Haggle-Hardened Brits Barter More Than £900 Off The Price Of Cars

Haggle-Hardened Brits Barter More Than £900 Off The Price Of Cars

The economic downturn has turned British motorists in to such good barterers that they haggled an average of £939 off the price of a car, according to the Q3 2012 Auto Trader Owners’ Guide.

Auto Trader’s Owners’ Guide is a quarterly in-depth examination of the automotive marketplace. Its latest findings show how far the market is currently skewed towards buyers, with three-in-five motorists paying under the asking price for a new or used car in the past quarter (July-September).

The report reveals that men are better negotiators when it comes to price, on average saving £300 more than women. The average saving made by male motorists was £1,029 compared to female drivers £706. Auto Trader, the number one motoring digital marketplace, believes part of the problem is sellers misjudging the state of the market before pricing their vehicle.

Nathan Coe, Group Director of Auto Trader, said: "With so many sellers getting less than they were expecting for their cars it raises the question of whether this is people not valuing their cars appropriately or whether it’s buyers taking advantage of a weak market.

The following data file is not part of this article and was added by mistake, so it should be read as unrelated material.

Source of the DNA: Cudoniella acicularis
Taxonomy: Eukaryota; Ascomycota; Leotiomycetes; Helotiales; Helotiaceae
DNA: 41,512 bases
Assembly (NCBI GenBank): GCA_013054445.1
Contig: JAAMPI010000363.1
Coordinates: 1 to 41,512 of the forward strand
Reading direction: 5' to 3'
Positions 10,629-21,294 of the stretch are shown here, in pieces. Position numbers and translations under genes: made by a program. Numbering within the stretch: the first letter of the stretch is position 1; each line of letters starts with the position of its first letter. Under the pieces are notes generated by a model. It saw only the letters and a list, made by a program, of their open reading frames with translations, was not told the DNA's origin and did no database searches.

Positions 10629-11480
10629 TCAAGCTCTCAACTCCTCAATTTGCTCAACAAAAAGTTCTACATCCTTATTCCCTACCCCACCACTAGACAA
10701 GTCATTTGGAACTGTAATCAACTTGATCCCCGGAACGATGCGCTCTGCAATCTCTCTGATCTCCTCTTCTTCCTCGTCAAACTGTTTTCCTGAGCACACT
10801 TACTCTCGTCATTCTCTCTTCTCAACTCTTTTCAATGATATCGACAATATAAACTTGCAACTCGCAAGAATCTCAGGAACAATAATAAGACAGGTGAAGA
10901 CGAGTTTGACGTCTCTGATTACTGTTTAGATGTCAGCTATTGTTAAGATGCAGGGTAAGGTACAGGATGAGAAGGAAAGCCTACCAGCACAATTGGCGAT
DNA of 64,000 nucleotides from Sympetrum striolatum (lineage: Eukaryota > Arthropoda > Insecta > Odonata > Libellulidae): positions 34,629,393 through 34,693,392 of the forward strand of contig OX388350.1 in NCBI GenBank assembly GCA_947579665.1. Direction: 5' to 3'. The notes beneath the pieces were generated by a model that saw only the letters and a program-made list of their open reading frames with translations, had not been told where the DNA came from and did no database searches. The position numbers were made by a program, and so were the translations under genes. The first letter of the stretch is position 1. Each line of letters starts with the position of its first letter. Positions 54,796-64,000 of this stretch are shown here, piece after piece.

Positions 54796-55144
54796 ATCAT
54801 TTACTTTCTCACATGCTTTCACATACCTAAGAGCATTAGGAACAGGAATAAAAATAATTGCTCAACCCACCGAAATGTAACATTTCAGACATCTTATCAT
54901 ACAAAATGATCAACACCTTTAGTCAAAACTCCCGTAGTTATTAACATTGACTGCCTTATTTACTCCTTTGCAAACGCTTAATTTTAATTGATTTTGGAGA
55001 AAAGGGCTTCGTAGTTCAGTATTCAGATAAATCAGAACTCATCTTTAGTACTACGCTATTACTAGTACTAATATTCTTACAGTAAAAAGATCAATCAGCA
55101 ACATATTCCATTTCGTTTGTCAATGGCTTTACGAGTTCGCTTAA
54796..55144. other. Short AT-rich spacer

"Everyone knows buyers look at the state of the market before they purchase, but consumers have a lack of understanding about accurate pricing when it comes to selling. Sellers should do research through online valuation sites to prevent disappointment."

The findings come at the end of a poor period for sellers with advertised prices at the end of Q3 2012 being £376 lower than at the same point in 2010.

Although the top concern for sellers is not getting the asking price for their vehicle, many jeopardise their chances by choosing the most convenient way to sell (51%) rather than the one that may get them the best price (20%), further reducing the amount they will get for their cars.

However, Auto Trader’s Retail Price Index, which tracks the average asking price of used cars, indicates the situation is starting to improve for sellers. Although advertised prices reached their lowest ever mark in July this year - and are £159 lower than this time last year - they have started to improve.

The average cost of a car increased to £8,711 over the quarter as a whole with prices in September alone increasing by 3%, indicating the market may not be tipped in the buyers favour for too much longer.

Nathan Coe continues: "While it is a good time to buy, the market is starting to turn so buyers should not be complacent. Those who are willing to do their homework will usually get the best deals.

"It’s advisable to research the price and specifications of cars online ahead of making a purchase so buyers are armed with the knowledge and confidence that enables them to make more informed decisions."